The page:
Enabling technologies support new discoveries and lead to fundamental advances in the knowledge of our oceans. In the 1940s and 50s, the first global scale mapping of the seafloor enabled the discovery of seafloor spreading which has since revolutionized ideas of earth structure. A decade later, the first exploration of mid-ocean ridges using deep-towed vehicles and submersibles resulted in the discovery of deep-sea hydrothermal vents occupied by forms of life that previously had been unknown. Since then ocean scientists have used a variety of tools to help re-define understanding of the world’s oceans.
Ocean sciences are now on the threshold of another major technological advance as the scientific community begins to establish a global, long-term presence in the oceans. This opportunity arises from the emergence of new remote sensing and communications technologies such as:
- telemetry technology (e.g., acoustic modems, satellites and fibre-optics) that enables real-time telemetry of subsea sensor data as well as interactive control of instruments in even the most remote parts of the deep sea;
- new sensors that make it possible for in situ measurements of physical, chemical, and biological processes;
- computer hardware and visualization software to build realistic models of ocean phenomena;
- data archival systems that can store, manipulate, and retrieve data from arrays of sensors; and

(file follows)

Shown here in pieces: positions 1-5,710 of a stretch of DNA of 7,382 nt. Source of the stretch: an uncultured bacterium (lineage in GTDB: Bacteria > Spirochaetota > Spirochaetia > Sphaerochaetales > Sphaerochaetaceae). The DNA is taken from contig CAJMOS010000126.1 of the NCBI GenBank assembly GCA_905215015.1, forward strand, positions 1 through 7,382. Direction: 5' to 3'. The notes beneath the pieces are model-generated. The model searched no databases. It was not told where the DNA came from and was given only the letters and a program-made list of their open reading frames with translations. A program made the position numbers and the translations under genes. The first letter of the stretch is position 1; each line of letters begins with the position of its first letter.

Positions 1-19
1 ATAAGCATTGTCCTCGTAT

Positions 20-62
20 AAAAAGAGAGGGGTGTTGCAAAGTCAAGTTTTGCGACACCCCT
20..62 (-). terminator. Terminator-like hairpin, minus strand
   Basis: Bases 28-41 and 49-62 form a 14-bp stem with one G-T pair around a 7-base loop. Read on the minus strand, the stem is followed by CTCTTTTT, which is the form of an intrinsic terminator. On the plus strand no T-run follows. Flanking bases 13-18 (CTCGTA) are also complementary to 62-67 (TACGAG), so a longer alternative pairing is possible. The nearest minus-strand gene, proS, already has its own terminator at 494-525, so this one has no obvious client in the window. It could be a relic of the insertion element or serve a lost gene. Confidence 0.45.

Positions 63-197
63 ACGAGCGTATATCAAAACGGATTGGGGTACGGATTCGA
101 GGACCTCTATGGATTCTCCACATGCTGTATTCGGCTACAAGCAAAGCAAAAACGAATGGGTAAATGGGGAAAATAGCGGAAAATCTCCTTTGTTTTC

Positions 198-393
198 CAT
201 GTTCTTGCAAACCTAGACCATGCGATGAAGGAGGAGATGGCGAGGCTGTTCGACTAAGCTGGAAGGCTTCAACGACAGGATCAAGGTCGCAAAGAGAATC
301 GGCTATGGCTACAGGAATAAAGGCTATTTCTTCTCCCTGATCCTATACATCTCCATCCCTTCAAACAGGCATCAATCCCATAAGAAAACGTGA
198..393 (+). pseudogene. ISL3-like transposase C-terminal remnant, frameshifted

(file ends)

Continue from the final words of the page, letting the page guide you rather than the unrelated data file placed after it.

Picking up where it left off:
- computer networks that can bring real-time data to the desktop, which could enhance participation of researchers, students, educators. Data widely available via the World Wide Web could also generate significant interest by the general public in ocean research and discovery.
At Marport, we believe that the oceans offer the last great source of protein and energy – particularly in deepwater and pristine arctic regions – resulting in a need for enhanced levels of environmental monitoring and ocean observation systems. Marport scientists and engineers are researching and developing new underwater sensing, data logging and acoustic telemetry products for ocean science. We’re also working with a wide variety of world-class ocean science organizations to understand current and future requirements for Ocean Observation Systems.
As an example, the Global Ocean Observing System is a permanent global system for observations, modelling and analysis of marine and ocean variables to support operational ocean services worldwide. The global market for such systems is being driven by a complex and interrelated set of factors ranging from climate change to the geopolitical, from military to geological.
And the market is expected to be significant.
In a recent study commissioned by the University of Victoria and completed by Douglas-Westwood Limited, the global market for Ocean Observation Systems was valued at some $1.8 billion in 2006 and is expected to grow to $2.2 billion by 2011. With increasing impact of market drivers – in particular the response to global warming – the analysts expect total forecast expenditures for Ocean Observation Systems will grow significantly.
Marport’s TrueTrawl Net Geometry System is designed to check the geometry of the net so operators can react quickly changes in net dynamics. Such corrective actions can improve catch quality and reduce risk of expensive net damage.